The decision in the Moro case, issued this morning (April 30), rejects the vast majority of the 2013 Legislature’s so-called “Grand Bargain” that saw lawmakers trade cuts to PERS for some higher taxes aimed at education. The PERS Coalition, of which AFSCME is a founding member, immediately filed suit contending the actions were unconstitutional. To a large degree, the high court agreed.
The key point of the court’s decision is that no changes may be made to the benefits of PERS members that were accrued before the 2013 legislative action. That means:
• For those already retired when the legislation took effect in 2013, they will receive a full 2 percent COLA on those benefits annually. PERS will now need to administer a repayment process for increases missed the past two years.
• It’s more complicated for those currently working. Those yet-to-retire will be eligible for a 2 percent COLA on any money accrued in PERS up to the legislation date. Money accrued after that date will be subject to the new standards. For example, someone who retires this year with 30 years of service will see a 2 percent COLA on the first 28 years of their earnings and the new, lower amount on their final two years of employment.
In total, the “Grand Bargain” took approximately $5 billion away from PERS members. The Moro decision restores $4.6 billion of that amount. With this decision and others from the past two decades, Oregon AFSCME and the PERS Coalition have now returned over $8 billion into the pockets of PERS retirees.
“The state made a good-faith deal with these employees, who devoted so much of their working lives to serving their communities,” said PERS Coalition lead attorney Greg Hartman. “The Supreme Court let them know that they can count on a secure retirement, and will be able to afford groceries, medical bills, car repairs and other day-to-day living expenses which rise with inflation.”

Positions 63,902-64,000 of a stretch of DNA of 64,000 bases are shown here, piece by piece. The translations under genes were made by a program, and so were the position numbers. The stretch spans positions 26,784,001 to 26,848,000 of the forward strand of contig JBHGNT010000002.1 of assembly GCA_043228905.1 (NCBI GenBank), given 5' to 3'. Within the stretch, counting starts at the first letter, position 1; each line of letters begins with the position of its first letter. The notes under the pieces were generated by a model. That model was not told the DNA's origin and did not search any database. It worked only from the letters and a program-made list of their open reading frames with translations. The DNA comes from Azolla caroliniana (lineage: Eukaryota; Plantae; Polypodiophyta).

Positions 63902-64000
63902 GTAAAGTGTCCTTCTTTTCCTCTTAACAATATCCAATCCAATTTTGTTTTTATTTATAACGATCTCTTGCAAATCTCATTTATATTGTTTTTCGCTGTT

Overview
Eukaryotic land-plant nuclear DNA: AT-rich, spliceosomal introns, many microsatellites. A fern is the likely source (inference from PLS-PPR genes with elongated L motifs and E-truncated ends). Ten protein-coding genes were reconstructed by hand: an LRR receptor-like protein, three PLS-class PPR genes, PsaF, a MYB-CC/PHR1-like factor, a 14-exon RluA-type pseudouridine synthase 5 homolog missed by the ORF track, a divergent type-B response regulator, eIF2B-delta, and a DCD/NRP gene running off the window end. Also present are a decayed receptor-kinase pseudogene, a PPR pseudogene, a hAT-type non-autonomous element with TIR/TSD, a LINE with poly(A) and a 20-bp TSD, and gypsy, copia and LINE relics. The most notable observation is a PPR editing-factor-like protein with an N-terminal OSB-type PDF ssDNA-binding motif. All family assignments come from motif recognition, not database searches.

As part of the decision, the court ruled legislators were correct in taking away the out-of-state tax offset to retirees who do not reside in Oregon. That practice stopped with the 2013 legislation. Retirees who received such payments over the year will not have to repay those benefits.
The Moro decision would appear to close the door to major future “PERS reforms” by the Legislature. The Strunk decision, issued regarding the 2003 reforms, protected the benefits — in particular, the assumed earnings rate — for Tier 1 PERS members. Moro has clearly told lawmakers that they cannot retroactively change the benefits of those already retired. Those two areas represent the bulk of the money in PERS. While lawmakers could make any number of changes prospectively — create a lesser Tier 4, for example — the system would not see cost savings from such actions until years down the road.
“This decision is a victory for working families,” said Hartman. “Oregon continues to carry the lowest corporate tax burden in the nation. The state needs to find a way to honor its contracts, so that means it’s time to have a meaningful conversation about real economic solutions that will help protect all vital services and build a better Oregon.”